The United States' National Ignition Facility at the Lawrence Livermore National Lab in California has fired the most powerful laser in history, a record-breaking 2-megajoule shot. The laser was originally designed to reach 1.875-megajoules, but beat everyone's expectations—and set a new world record in the process.
While CERN researchers are busy potentially obliterating the Earth by creating a black hole in France, scientists at the Lawrence Livermore Lab have their own Doomsday machine: a 10-story laser that may well create a miniature star over Northern California.
The folks at the national Ignition Facility decided to demonstrate fusion by focusing the energy of 192 super powerful lasers onto a tiny target. They certainly proved their concept by producing a one megajoule laser shot. Yeah, that's pretty powerful.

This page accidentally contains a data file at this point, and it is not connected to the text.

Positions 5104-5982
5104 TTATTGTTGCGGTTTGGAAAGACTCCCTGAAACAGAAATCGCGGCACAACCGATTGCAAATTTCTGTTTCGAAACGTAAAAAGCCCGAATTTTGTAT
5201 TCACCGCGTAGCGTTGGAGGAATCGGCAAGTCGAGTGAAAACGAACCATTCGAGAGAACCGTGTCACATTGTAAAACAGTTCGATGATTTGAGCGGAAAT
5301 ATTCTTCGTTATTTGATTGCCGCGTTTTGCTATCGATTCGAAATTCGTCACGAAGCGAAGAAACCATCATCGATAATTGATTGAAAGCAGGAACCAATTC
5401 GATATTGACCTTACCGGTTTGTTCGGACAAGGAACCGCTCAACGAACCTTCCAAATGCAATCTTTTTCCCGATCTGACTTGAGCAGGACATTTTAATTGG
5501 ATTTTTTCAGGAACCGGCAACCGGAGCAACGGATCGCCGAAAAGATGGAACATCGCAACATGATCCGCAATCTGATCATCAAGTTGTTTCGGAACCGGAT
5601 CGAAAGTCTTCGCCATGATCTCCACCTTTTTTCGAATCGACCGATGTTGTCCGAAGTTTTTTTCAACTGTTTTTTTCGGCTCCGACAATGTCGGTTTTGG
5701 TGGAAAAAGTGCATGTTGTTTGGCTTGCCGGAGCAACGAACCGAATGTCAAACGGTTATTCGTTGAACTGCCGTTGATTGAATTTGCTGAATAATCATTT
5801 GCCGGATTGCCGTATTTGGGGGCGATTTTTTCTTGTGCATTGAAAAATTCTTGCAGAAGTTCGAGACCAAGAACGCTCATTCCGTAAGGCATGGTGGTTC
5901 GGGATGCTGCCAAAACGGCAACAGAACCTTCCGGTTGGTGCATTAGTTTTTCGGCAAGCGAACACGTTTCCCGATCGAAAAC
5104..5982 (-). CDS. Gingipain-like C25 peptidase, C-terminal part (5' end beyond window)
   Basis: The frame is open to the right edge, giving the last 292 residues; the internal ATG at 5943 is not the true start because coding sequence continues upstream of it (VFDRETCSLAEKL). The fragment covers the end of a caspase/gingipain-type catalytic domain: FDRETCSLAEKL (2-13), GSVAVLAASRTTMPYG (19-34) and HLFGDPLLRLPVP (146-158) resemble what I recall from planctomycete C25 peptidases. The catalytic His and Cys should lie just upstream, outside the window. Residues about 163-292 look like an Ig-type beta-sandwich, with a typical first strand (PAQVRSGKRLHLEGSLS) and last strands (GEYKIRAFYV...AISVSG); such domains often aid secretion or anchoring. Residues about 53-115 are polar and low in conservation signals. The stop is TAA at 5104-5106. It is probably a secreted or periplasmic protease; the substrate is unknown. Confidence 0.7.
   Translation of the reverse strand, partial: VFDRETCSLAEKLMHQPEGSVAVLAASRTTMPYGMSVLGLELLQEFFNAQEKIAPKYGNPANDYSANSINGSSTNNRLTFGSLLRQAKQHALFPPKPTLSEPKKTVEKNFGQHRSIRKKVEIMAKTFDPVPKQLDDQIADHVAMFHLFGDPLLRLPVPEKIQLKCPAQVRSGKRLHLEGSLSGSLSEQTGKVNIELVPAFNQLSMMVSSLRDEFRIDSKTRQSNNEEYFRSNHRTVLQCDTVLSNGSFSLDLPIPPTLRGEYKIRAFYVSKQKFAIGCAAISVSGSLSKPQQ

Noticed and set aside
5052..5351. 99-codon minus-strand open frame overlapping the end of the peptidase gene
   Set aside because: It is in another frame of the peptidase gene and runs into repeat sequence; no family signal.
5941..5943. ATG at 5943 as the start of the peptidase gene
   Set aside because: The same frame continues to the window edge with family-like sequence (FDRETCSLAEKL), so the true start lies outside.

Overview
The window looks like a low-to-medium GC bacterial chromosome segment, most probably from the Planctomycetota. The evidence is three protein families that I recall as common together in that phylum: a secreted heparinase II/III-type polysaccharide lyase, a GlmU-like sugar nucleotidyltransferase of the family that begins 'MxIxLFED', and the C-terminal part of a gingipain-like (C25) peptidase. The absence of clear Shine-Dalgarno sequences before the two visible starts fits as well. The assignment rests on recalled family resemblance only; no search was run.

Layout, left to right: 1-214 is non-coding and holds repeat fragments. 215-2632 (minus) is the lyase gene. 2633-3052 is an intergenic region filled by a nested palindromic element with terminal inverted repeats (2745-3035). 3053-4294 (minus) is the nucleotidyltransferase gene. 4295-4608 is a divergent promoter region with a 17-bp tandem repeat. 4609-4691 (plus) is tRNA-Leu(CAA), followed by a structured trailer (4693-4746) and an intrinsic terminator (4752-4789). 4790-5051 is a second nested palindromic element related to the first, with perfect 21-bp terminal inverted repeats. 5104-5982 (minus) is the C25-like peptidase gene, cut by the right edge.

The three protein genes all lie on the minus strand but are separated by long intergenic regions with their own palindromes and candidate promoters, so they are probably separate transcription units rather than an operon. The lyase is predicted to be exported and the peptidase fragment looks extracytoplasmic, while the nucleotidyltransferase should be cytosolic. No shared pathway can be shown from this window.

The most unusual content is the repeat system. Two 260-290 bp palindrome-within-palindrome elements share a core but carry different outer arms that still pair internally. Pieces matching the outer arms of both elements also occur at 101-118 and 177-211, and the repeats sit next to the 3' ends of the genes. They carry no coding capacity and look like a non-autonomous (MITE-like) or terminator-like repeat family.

It may look like a mid-70s prog rock album cover, but this is actually an illustration of the potential future of thermonuclear energy production in progress.
If you live in San Francisco's Bay Area and your name is Darth Vader, head to Lawrence Livermore National Laboratory for the hottest laser action in the galaxy. Instead of destroying planets, however, the $3-billion National Ignition Facility will be used to fuse hydrogen atoms to create a small star and, in theory,…